2. The differences between Proc.new, proc, lambda, and implicit blocks. I have a hard time keeping the differences straight, and try to use only lambda and implicit blocks.

3. The performance difference between explicit and implicit block-passing.

4. The only way to pass more than one block to a method is to pass (all but one of) them as explicit procs/lambdas.

Of these, the first one is definitely fixed in Ruby 1.9, and I think the second one is as well. The third is a quirk of MRI, and it would be worth running some benchmarks in other Ruby implementations (JRuby, Rubinius, IronRuby...). The fourth comes up rarely enough that I have a hard time suggesting a more convenient syntax, even though it annoys me on occasion.

In addition, an implicit block can be captured into a Proc object:

def foo
Proc.new
end

bar = foo { |arg| puts "You called me with #{arg}" }
bar.call(22)
bar.call(99)

I might argue that the implicit block and yield construct in Ruby is a mistake to begin with, but it improves the readability of iteration methods. That one case may or may not justify the complication of two parallel block-passing constructs, however.

Sudhindra Rao said...

Looks like this post is still alive and people read it.. A post that clarifies a lot more things about blocks, closures, procs in ruby is here http://innig.net/software/ruby/closures-in-ruby.rb

Anonymous said...

Why are you handrolling your own dubious benchmarking class?

Dan Yoder said...

Kudos on tackling a tricky subject with this post. I'd like to offer a couple of "clarifications" which hopefully will help people.

The reason the implicit version is faster is because you are repeatedly constructing the Proc every time in the explicit version.

If you never access the Proc directly, why add the overhead of constructing an object? This way, you only pay for what you need.

I don't really see how this violates the "everything is an object" rule, since as soon as you try to access it, the block becomes an object. :)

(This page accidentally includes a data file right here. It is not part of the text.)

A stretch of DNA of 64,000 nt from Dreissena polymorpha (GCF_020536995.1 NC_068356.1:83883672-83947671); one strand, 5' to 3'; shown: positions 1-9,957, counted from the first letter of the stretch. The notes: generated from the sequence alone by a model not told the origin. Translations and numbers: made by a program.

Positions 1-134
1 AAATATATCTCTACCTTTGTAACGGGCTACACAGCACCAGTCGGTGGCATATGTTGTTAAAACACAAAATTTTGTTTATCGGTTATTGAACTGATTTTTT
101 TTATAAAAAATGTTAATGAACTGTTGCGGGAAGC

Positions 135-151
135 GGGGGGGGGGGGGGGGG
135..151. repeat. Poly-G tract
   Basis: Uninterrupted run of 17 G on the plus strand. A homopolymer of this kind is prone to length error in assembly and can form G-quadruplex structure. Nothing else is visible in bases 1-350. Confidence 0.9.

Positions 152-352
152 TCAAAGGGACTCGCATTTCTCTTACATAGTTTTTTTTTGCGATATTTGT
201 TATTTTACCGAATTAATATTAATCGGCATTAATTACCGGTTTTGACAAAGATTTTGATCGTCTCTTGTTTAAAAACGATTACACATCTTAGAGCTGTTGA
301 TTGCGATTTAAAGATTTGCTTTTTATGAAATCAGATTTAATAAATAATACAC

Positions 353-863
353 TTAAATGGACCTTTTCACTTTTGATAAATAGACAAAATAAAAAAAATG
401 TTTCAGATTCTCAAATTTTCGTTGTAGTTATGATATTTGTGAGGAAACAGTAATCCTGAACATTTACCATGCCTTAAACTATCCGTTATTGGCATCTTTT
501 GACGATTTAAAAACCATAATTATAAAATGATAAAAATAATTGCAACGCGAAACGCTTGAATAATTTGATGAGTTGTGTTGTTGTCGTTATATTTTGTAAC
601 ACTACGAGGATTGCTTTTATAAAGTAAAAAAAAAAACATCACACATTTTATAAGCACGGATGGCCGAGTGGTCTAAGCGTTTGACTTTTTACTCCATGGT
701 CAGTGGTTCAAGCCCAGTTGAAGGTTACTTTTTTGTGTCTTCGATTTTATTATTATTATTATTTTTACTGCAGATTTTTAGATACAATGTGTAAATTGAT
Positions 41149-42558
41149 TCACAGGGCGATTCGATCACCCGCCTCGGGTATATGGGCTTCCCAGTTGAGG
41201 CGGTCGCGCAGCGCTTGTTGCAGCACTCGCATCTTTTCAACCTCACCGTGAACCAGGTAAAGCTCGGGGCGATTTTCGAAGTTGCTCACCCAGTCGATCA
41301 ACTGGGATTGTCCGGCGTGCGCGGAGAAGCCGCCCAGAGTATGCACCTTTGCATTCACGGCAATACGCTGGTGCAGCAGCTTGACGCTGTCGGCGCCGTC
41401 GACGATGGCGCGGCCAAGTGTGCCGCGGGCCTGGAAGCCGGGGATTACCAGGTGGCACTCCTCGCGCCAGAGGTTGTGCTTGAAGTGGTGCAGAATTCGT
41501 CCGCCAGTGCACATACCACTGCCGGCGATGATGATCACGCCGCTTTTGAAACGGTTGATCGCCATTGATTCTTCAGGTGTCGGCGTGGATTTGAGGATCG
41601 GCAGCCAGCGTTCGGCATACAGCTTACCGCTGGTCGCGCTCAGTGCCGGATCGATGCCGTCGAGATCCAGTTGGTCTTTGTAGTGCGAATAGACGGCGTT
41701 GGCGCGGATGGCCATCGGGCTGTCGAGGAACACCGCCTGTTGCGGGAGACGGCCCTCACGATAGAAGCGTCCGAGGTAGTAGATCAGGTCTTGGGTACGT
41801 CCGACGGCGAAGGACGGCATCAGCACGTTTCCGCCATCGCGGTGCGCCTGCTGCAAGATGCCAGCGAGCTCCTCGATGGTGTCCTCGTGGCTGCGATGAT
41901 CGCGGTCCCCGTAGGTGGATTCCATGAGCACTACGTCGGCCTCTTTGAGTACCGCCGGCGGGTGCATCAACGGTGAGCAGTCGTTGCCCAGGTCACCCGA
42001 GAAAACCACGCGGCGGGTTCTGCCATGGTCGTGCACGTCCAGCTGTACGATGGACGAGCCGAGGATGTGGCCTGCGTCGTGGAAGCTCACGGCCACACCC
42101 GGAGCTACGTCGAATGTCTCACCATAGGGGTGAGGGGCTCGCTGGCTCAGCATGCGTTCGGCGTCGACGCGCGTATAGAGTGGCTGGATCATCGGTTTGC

Also: the problem with passing blocks to blocks is not due to define_method, just blocks. A similar difference exists with default arguments. Method arguments and block arguments will operate the same way (I think) in Ruby 1.9.

IMHO, the biggest inconsistency with blocks, especially post 1.9, is one you haven't alluded to here, which is that return behaves differently between Proc.new and lambda.

See:
http://tinyurl.com/29a28d

When returning from blocks, passed explicitly or implicitly, return takes you all the way out of the calling method. That is, they behave like Proc.new (which makes sense), not lambda.

This is arguably necessary to support the POLS when dealing with inline blocks (say, with #each). You don't expect return to just pop you out of the block, you expect to return from the method. Not sure if that changes in 1.9?

Anyway, thanks again for the interesting article!

Benjamin Kay said...

I really don't think it can get any simpler than this:

x = lambda do
puts 'hello'
yield
end

x.call { puts 'world' }

And the above example still doesn't work with ruby 1.9.0 (2008-07-31 revision 18282) [x86_64-linux].

hello
test.rb:3:in `block in <main>': no block given (yield) (LocalJumpError)
from test.rb:6:in `call'
from test.rb:6:in `<main>'

So as far as I can see, no, Ruby 1.9 most definitely does not (yet) allow me to IMPLICITLY pass a block to another block, unless we are going to argue that lambdas are some kind of special case.

A new thing Ruby 1.9 can do is allow me to EXPLICITLY pass a block. This works in Ruby 1.9 (but didn't work in 1.8)

x = lambda do |&block|
puts 'hello'
block.call
end

x.call { puts 'world' }

Functionally, this is good enough. But the whole business with |&block| is ugly and inconsistent with the use of yield inside methods. Wouldn't allowing the use of yield inside a lambda be nicer? Or am I missing something here?

Anonymous said...

This is 3 years after your original post hehe...anyway..

I don't believe this behaviour is an inconsistency. It is a result of blocks being captured by closures and so the 'yield' instead invokes any extant block in the enclosing context.

See here: http://banisterfiend.wordpress.com/2010/11/06/behavior-of-yield-in-define_method/

Gerry said...

Still some useful info in this post and comments. Was fighting a similar problem and this helped.

In 1.8.7, this was working:

... do |*a, &blk|
...
send meth, *a, &blk

But 1.8.6 didn't like this syntax.
After much playing around, I found I needed a "passthrough block" :

... do |*a| ...
send meth, *a { yield }

Hope this comment saves someone else some time.

Anonymous said...

Thanks for the post! I've also written an article about Ruby blocks and closures with code examples.

Saager Mhatre said...
This comment has been removed by the author.
Saager Mhatre said...

I know it's been a while since this post was first published, but since people are still commenting on it and noone's suggested possibly the most awesome solution to this, here goes.

I know that the point of the post wasn't to implement a profiling/benchmarking framework, but what you're trying to achieve could be implemented using a trivial DTrace script => rb_functime.d. Since you're on OSX, you should already have libdrace (as well as its dtrace frontend utility), but if you insist on going ruby all the way, there's always ruby-dtrace.

On a more interesting note, DTrace probes for Ruby were released just a few months before your blog post! :P

Chase said...

Gorgeous!